Ben doesn’t walk independently much anymore. His balance is unsteady and some days his feet seem almost stuck in place as if he has forgotten the simple act of raising his foot and taking a step. Someone is always walking next to Ben, holding his hand, guiding each step, keeping him from falling. But the other night Ben’s mind to muscle memory was clicking and I was letting Ben walk without holding onto him. I followed him around the kitchen keeping close but none the less letting him walk free and unhindered by my protective arms. Stuart joined us and together we sent Ben back and forth between us, encouraging him to walk toward each of us and then turning him and sending him to the other. Instinctively, Stuart and I slowly made the distance between us farther, increasing it until Ben was walking a good 8ft at each length.

As Ben made his third loop back to his dad and I took my tiny step backward in preparation for his
return, a feeling of intense sadness came over me. My mind was drawn back to Ben as a toddler first
learning to walk and Stuart and I gently coaxing him to hit that milestone. As I realized the similarity
to those toddler days, I was forced to acknowledge how many skills Ben has lost to Sanfilippo and how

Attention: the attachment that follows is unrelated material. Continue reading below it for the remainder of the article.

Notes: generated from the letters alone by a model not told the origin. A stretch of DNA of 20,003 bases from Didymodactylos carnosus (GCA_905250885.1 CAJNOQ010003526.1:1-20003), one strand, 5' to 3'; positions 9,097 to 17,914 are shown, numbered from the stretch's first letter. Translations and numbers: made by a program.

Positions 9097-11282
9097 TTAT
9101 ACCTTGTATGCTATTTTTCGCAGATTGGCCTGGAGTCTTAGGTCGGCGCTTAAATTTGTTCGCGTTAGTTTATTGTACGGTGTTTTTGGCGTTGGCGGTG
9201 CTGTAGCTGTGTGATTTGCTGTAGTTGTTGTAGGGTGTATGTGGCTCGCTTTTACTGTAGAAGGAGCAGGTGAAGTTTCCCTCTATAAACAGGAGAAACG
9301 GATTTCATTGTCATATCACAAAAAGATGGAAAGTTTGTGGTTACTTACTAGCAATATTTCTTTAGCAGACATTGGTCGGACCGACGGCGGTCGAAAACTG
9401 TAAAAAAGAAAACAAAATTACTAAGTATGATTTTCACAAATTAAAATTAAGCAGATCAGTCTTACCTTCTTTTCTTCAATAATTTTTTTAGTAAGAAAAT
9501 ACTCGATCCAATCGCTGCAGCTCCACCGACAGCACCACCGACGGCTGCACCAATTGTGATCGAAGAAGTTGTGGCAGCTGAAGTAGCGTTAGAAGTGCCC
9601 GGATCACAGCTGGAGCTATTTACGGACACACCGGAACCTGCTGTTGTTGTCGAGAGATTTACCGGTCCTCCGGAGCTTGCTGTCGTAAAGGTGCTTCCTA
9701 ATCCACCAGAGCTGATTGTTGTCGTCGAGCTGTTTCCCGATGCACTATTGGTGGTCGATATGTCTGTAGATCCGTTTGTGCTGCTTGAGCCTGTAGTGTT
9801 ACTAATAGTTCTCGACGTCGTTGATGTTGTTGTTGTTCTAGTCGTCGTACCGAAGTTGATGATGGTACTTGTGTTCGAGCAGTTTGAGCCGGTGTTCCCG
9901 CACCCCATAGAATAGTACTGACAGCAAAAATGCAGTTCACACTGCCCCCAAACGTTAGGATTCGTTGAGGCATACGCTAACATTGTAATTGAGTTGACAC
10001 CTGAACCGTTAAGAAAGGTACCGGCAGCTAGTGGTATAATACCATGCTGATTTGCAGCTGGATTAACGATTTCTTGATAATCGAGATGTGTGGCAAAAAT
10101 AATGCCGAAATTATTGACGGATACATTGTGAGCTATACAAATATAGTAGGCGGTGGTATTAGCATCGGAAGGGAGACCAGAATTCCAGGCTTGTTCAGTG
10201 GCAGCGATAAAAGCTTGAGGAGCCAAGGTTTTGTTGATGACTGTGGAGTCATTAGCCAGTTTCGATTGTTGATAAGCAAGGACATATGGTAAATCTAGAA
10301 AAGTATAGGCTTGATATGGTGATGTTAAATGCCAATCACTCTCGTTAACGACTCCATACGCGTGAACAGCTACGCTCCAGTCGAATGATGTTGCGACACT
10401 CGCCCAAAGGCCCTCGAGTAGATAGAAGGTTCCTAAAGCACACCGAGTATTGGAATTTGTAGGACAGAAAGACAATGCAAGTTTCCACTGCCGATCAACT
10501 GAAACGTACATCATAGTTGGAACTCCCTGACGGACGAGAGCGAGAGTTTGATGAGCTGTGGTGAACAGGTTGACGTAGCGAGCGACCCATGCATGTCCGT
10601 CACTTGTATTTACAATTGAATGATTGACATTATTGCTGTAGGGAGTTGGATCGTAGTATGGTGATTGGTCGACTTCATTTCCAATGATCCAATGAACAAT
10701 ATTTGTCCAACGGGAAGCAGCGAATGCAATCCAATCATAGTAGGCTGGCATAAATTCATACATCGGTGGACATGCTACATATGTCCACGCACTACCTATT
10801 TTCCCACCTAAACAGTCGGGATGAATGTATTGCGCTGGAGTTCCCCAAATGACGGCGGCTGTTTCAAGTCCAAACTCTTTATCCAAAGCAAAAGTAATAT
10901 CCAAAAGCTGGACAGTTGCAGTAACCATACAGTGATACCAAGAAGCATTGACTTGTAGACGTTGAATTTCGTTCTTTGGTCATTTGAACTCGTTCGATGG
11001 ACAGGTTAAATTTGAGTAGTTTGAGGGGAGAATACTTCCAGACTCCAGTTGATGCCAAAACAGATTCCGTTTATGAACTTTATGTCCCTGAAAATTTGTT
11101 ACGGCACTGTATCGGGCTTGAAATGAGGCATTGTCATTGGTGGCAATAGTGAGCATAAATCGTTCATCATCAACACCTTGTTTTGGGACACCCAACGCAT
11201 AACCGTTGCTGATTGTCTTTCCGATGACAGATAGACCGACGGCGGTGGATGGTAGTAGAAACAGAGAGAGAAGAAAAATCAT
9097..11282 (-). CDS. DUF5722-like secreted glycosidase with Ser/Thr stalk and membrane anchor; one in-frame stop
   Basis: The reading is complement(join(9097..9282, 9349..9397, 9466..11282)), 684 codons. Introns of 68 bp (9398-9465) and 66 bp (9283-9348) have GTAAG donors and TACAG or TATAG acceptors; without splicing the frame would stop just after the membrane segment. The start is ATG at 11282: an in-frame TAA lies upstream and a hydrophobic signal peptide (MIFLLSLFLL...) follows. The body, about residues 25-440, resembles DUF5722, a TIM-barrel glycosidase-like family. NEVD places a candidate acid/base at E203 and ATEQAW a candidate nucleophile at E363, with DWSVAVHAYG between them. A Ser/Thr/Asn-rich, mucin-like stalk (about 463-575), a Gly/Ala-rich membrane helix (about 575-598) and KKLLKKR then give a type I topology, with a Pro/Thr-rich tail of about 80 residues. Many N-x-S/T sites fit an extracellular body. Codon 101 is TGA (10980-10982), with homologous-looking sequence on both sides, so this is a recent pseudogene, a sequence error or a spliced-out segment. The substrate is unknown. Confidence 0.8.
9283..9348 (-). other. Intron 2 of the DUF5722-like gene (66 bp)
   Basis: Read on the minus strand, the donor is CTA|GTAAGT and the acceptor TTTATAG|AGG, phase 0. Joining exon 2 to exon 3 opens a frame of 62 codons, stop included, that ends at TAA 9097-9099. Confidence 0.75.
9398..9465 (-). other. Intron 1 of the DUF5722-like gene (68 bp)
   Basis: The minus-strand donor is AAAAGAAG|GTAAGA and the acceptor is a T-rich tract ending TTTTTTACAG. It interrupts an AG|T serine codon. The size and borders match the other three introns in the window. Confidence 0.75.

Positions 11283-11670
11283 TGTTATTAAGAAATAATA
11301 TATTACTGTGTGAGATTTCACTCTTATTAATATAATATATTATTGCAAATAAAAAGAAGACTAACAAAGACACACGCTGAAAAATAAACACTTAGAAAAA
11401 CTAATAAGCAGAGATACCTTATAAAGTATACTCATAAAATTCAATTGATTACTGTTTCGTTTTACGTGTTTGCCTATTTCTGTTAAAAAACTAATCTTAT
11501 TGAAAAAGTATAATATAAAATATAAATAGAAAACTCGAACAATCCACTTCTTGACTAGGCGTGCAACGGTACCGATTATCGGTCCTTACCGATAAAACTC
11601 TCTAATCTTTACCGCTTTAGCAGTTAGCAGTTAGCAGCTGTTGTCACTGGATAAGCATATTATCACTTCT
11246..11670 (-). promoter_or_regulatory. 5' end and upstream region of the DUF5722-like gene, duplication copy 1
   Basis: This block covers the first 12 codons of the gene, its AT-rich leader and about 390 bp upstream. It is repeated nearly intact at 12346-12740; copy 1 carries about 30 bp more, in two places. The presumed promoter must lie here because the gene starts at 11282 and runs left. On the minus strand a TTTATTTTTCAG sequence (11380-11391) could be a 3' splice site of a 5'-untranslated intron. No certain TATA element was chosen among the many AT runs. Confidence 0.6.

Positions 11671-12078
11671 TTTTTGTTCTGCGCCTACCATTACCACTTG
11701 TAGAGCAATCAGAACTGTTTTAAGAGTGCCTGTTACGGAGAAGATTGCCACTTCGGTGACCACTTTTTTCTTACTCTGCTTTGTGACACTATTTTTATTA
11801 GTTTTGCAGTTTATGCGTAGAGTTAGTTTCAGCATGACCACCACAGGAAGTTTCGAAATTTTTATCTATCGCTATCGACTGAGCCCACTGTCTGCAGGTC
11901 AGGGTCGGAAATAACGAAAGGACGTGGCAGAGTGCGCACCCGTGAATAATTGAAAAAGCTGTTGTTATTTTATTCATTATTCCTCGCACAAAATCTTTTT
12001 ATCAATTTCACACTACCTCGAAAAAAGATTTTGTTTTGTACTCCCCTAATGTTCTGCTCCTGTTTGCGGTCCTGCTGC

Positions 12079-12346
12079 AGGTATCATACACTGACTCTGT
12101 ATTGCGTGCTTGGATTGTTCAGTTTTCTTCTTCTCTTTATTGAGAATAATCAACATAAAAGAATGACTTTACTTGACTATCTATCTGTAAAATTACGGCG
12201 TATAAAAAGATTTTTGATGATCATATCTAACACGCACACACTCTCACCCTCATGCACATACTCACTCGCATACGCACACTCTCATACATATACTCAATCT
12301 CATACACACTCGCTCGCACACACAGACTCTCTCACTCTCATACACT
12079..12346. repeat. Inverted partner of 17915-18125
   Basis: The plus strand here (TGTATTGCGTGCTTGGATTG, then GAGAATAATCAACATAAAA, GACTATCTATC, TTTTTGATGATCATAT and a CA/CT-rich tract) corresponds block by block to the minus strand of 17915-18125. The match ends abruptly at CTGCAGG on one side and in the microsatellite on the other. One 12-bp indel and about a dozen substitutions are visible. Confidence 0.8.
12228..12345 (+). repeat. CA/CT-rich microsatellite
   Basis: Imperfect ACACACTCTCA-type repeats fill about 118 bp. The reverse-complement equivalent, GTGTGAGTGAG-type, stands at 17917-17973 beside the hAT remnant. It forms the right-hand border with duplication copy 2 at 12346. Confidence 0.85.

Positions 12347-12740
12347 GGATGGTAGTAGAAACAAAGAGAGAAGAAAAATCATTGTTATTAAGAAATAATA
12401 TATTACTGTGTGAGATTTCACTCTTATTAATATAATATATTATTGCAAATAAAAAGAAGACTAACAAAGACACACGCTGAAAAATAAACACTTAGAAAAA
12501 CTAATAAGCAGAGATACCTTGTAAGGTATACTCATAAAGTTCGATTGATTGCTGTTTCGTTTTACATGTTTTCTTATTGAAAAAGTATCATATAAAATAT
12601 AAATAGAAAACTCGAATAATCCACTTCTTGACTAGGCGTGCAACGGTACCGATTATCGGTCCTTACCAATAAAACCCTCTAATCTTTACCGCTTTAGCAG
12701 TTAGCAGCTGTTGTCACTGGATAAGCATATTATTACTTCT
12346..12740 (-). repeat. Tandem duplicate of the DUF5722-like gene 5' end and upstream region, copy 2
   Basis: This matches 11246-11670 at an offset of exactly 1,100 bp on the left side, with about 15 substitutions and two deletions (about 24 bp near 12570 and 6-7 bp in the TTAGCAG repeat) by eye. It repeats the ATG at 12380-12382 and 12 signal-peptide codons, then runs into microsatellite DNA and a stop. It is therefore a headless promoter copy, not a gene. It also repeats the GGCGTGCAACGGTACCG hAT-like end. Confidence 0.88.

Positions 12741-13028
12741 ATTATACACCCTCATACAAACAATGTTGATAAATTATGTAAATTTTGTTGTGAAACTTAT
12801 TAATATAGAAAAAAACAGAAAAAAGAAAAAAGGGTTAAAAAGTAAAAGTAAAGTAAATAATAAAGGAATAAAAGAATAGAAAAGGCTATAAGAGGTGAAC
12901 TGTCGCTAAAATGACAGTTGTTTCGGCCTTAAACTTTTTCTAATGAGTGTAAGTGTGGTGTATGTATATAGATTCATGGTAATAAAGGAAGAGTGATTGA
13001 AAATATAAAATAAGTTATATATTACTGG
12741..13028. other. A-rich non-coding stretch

much of him I already miss and mourn. At nearly 15, Ben is moving in the wrong direction, now losing
basic skills like walking and the ability to sit upright without support. With each loss, comes the hard,
unwelcome reality that I am slowly watching my son fade away.

But just as I felt my eyes filling with tears, Ben greeted me with a smile and a hug then turned, giggling and headed off toward his dad. Ben’s joy at his success lifted my sadness and gave me clarity. Ben had once again taught me a lesson; the essence of parenting never changes regardless of your child’s age or issue. From the moment your child is born, your life is filled with the hope of all that they will become and that hope defines you as a parent. With that tiny new life in your arms, and hope in your heart, you know your singular purpose is to challenge and guide them, to encourage them to reach beyond their limitations, defeat their obstacles and become all they are capable of being.

That night in my kitchen that was exactly what I was doing for Ben; his age older, the expectations much different, but the goal intrinsically the same – each day, every day for as few or as many as may be, I will nurture that pure, unyielding hope and help Ben be all that he can be.